The novice architect asks penetrating questions about design, the young nurse wonders what approaches help people to heal, the fledgling scientist learns to systematically investigate material forces, the trainee teacher explores the strategies that help young people to gain knowledge, the apprentice administrator practices the art of keeping organisations functioning well, the

new writer sweats over the arrangement of words, the aspiring cook is eager to find out what ingredients go well together and the budding gardener examines growing conditions with a curious eye.

All true vocations begin with a sense of calling, of wanting to explore further, of desiring to see beyond the immediate. In Christianity, we come to understand vocation as the kind of life we feel called by God to live. It is a spiritual call that grows into a strong sense of purpose: to live a meaningful life, to love God and love our neighbour as ourselves, to discover our gifts and use these gifts in the service of others.

In the Gospels, people were called to first become disciples and then later to be sent out on a mission. Answering the call to become a disciple requires discernment to stir through the mix of one’s life to get a sense of God’s loving presence and let God lead our onward journey. It takes time and courage to understand our gifts, realise our weaknesses and explore how God’s love inspires us to faithfully serve the needs of others.

Discovering our vocation is not straightforward, it is rarely a one-off event complete in itself. Rather, God constantly asks us to step ever closer to the light so that we can discern better and more completely appreciate our own purpose within God’s beloved world. Along this path, there are moments of decision where we choose, somewhat anxiously, to step out of the boat to follow Jesus more closely, requiring a dramatic leap of faith. Indeed, we may experience many such grace-filled moments in life.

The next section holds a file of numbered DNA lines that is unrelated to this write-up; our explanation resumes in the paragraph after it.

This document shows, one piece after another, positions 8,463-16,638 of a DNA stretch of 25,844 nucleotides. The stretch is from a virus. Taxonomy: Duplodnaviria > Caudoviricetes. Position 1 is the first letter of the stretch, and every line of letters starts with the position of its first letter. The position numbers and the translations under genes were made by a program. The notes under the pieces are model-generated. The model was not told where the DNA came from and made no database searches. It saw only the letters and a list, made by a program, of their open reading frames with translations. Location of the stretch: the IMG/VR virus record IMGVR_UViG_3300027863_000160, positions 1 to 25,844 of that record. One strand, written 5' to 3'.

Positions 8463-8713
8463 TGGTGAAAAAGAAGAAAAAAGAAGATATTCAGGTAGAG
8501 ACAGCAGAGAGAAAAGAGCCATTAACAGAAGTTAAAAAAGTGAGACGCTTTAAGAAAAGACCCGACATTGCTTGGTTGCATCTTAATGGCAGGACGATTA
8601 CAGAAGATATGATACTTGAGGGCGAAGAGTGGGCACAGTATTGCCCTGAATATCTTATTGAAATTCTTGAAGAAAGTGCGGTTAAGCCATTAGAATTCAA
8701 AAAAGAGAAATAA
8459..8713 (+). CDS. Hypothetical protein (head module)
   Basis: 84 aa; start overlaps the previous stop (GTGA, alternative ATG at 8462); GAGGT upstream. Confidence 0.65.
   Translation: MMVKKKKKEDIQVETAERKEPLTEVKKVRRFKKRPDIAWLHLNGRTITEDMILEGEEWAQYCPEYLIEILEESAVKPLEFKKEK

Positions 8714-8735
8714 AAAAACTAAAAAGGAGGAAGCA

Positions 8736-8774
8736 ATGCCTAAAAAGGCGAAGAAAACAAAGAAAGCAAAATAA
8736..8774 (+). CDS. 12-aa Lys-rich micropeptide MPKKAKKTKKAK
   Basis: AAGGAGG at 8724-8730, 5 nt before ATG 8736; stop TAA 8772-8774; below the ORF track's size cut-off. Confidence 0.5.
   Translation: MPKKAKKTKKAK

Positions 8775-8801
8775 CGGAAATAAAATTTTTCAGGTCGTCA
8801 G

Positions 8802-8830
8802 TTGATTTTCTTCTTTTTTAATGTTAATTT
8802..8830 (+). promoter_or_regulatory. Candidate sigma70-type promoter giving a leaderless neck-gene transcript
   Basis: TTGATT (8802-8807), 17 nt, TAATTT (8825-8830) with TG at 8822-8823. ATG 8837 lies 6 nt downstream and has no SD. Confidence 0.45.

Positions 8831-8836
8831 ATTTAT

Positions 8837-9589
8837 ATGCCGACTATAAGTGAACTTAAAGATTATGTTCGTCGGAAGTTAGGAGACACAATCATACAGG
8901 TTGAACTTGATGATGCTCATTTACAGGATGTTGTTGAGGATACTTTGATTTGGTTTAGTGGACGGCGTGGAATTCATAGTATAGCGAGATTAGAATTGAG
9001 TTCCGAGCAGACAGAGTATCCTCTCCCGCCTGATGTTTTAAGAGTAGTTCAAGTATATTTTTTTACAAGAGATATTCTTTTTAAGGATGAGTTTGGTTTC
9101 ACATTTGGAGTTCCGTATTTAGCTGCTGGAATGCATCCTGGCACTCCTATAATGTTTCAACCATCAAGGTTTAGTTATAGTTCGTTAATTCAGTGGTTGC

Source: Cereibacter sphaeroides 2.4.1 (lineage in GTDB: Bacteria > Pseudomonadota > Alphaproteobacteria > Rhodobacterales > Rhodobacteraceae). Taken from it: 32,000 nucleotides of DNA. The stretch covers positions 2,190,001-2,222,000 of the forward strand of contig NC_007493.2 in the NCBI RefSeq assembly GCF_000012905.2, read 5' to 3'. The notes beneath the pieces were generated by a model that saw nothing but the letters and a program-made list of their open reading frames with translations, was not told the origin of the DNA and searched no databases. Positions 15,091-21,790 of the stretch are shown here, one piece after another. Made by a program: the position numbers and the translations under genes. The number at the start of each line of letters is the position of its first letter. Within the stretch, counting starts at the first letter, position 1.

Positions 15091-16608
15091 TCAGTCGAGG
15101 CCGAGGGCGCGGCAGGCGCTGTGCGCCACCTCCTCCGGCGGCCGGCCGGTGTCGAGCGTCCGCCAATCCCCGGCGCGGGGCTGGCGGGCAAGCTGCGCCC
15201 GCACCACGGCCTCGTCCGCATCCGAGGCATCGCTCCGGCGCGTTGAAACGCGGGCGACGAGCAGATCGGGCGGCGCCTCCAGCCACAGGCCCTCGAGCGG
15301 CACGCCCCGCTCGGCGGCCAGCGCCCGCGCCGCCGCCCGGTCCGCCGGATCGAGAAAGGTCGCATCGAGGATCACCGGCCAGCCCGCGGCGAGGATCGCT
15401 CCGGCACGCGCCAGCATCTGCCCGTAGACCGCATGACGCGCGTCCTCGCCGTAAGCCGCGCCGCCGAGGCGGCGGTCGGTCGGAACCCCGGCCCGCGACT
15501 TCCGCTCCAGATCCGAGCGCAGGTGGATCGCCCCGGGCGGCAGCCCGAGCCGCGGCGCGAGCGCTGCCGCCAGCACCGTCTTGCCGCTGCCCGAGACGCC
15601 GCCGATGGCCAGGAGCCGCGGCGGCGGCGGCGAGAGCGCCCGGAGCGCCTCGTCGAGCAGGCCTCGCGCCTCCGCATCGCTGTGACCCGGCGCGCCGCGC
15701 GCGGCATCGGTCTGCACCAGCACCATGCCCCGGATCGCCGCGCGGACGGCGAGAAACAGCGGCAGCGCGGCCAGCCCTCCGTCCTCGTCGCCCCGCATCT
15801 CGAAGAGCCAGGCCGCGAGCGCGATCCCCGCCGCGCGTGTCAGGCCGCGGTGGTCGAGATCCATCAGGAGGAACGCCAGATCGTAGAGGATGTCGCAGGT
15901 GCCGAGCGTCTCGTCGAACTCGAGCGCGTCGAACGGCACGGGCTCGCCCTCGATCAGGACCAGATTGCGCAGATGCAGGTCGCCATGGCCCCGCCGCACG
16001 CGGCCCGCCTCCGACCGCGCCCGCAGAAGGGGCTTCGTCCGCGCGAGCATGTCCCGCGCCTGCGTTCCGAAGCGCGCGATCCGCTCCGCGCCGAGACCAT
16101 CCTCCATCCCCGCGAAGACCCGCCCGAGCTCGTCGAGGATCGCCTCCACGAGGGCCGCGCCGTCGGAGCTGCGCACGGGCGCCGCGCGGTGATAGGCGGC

Our individual purpose cannot always be seen at the beginning of the journey but with God’s grace through the sacraments, reflection and prayer, we can discover our purpose as a larger pattern within the overall story of our lives. In some ways, discovering our vocation is like Plato’s prisoner who first begins to wonder about the shadows on the wall, painfully frees himself and slowly adjusts to the light with a deepening sense of wonder.

Reflecting upon Plato’s story of the prisoners in the cave helps us to renew our appreciation for the birth of Jesus in a cave in Bethlehem. As a people, we really do need God’s assistance to see more clearly, to follow a path of goodness, to persevere through our own struggles and support our fellow pilgrims in their difficulties.